- Olive Garden increased its off-premise business, which includes takeout and catering, by 9% during the 2019 fiscal fourth quarter ending May 26. Off-premise now makes up 14.5% of sales at Olive Garden, Darden CEO Gene Lee said during the June earnings conference call.
- The company is testing a new prototype in its hometown of Orlando, Florida, that has an entire area dedicated to off-premise.
- Off-premise is becoming an increased focus and Lee said some restaurants are now doing well over $1 million in off-premise business.
Even though off-premise continues to grow at Olive Garden, Lee said the company has no plans to offer delivery beyond its catering business. And he said that not offering third-party delivery isn’t negatively impacting the business.
"Where I want us to focus and I want our teams to focus on is creating a compelling in-restaurant experience that people want to come and visit," he said. "I think when you do that, that helps create the demand for the off-premise visit."
The lack of delivery certainly hasn't had an impact on sales. Olive Garden's sales increased sales by 5% during the year ending May 26 surpassing $4.2 billion in sales, according to an earnings release. Profit also increased by 7.8% for the year to $884 million.
The same focus has translated in Darden's LongHorn Steakhouse restaurants. About 40% of the its restaurants now have a dedicated to-go area and the restaurant has been focused on ensuring that the to-go experience matches the dine-in experience, Lee said. LongHorn's sales increased 6.3% to $1.8 billion and its profit increased 7.7% to $324 million during the year ended May 26.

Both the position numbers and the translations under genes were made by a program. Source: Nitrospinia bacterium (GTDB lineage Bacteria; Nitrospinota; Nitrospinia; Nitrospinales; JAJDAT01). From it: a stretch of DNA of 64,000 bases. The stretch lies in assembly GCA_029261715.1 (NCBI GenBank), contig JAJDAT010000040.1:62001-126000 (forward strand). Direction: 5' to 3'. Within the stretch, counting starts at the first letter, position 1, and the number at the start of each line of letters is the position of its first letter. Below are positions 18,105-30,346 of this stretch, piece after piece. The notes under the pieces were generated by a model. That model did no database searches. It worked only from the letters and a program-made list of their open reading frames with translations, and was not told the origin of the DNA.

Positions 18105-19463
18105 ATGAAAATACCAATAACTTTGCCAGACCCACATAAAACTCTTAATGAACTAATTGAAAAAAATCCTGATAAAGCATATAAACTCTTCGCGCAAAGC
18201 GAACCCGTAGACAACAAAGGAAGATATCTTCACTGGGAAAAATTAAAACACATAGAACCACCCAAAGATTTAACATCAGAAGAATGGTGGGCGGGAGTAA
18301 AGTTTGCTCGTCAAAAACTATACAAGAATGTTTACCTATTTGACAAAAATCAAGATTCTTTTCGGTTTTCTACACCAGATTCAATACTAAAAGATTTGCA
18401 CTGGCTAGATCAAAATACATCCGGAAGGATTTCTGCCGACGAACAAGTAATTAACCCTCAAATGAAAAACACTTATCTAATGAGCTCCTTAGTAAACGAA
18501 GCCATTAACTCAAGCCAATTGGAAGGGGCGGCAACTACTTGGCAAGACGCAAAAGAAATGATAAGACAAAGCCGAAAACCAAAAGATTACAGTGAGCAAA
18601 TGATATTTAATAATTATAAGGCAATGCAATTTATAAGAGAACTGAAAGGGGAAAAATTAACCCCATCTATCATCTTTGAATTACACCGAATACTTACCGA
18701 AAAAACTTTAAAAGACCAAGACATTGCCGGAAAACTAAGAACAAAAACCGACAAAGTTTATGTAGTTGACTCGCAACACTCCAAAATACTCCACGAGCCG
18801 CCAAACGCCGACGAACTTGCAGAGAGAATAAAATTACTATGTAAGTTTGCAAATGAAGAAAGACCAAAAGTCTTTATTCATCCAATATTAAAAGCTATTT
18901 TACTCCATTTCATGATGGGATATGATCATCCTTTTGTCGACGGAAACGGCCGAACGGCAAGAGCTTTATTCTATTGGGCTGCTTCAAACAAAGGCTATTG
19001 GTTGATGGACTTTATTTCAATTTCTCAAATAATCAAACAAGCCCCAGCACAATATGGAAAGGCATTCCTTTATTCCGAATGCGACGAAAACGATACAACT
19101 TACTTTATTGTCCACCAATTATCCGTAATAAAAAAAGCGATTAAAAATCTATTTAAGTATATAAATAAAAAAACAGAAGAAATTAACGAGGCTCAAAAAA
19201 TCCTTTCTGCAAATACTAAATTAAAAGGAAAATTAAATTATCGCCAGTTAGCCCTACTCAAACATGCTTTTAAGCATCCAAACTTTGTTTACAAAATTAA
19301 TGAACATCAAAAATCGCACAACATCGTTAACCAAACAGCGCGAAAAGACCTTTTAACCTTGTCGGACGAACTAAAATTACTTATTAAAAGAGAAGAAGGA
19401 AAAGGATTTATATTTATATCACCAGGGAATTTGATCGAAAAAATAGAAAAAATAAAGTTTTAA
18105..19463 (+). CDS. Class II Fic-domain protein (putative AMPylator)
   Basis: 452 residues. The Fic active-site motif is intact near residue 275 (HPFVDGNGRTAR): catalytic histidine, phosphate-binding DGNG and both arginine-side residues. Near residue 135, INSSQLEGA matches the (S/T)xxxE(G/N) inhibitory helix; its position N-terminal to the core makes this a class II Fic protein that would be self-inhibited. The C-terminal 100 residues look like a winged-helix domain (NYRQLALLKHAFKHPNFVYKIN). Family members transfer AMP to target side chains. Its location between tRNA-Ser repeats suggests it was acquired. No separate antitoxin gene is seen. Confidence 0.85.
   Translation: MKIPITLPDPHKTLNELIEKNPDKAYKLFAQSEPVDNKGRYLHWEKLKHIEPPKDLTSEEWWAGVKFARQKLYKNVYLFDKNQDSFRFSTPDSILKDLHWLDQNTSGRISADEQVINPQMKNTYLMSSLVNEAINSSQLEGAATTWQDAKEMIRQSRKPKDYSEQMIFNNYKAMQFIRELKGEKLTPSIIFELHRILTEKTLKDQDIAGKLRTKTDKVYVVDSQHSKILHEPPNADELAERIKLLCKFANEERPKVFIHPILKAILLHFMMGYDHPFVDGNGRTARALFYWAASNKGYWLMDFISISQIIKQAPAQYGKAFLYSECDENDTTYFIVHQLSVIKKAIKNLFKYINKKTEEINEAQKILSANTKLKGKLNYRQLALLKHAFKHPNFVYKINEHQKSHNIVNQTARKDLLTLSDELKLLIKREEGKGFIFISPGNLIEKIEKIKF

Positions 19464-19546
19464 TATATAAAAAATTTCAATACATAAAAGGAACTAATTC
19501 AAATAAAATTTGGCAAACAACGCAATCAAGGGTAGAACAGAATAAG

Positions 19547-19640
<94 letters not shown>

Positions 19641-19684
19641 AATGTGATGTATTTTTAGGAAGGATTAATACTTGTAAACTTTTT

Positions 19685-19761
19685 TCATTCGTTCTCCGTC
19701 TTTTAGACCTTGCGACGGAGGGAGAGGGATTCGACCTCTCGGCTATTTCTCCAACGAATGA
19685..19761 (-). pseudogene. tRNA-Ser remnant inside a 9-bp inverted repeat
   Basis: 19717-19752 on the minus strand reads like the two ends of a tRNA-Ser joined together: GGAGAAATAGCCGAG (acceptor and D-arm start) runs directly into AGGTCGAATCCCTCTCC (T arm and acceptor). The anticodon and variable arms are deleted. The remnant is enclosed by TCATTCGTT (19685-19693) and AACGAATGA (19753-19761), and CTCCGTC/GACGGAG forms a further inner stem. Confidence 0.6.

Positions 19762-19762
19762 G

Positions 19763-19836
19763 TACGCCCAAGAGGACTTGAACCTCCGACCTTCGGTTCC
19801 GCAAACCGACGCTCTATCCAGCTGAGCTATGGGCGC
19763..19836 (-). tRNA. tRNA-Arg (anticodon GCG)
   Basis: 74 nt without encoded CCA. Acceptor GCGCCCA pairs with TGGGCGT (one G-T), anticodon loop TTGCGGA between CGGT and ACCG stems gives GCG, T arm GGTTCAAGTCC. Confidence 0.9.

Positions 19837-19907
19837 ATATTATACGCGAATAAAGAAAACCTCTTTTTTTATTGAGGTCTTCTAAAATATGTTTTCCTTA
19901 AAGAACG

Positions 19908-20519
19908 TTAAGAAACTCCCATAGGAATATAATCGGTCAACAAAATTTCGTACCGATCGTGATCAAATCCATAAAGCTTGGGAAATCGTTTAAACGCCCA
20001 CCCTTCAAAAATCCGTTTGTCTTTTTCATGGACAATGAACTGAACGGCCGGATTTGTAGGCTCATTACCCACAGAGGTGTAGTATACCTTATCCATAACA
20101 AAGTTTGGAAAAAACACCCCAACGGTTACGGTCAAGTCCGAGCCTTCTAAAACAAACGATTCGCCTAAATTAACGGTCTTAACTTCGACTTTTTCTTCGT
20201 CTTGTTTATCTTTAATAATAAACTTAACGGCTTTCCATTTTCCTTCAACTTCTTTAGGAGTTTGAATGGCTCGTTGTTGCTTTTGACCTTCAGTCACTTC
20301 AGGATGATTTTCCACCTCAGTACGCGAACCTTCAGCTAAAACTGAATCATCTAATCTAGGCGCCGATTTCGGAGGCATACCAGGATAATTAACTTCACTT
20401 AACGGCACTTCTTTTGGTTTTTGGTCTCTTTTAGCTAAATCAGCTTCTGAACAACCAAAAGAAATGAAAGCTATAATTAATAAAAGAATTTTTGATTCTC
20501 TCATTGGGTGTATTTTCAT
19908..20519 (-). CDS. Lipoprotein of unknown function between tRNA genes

"This ongoing focus [at LongHorn] has resulted in improvements and overall experience with high guest satisfaction scores for order accuracy and timeliness," he said.
Catering, which has been growing faster than the entire restaurant industry, is also becoming a growing line of business at Olive Garden, especially since many of these meals are out the door before 11:30 a.m. and have little impact on prime mealtime hours, Lee said. The company also adjusted its catering program by decreasing its minimum free delivery amount from $100 to $75 and shifting its order cut off from 24 hours before to 5 p.m. the day before. Catering orders average about $300, which is higher than the industry average of $275 for business catering orders.
"[Catering] is highly rated from a satisfaction standpoint event and we want to focus on that more than trying to move a $15 entree," Lee said.
Olive Garden isn't the only casual brand making a dent in the catering segment. Cracker Barrel, Red Robin, Chuy's, BJ’s Restaurants have all made pushes to expand their catering platforms. Catering represents 1.2% of Red Robin’s first quarter company results and grew 220% compared to last year.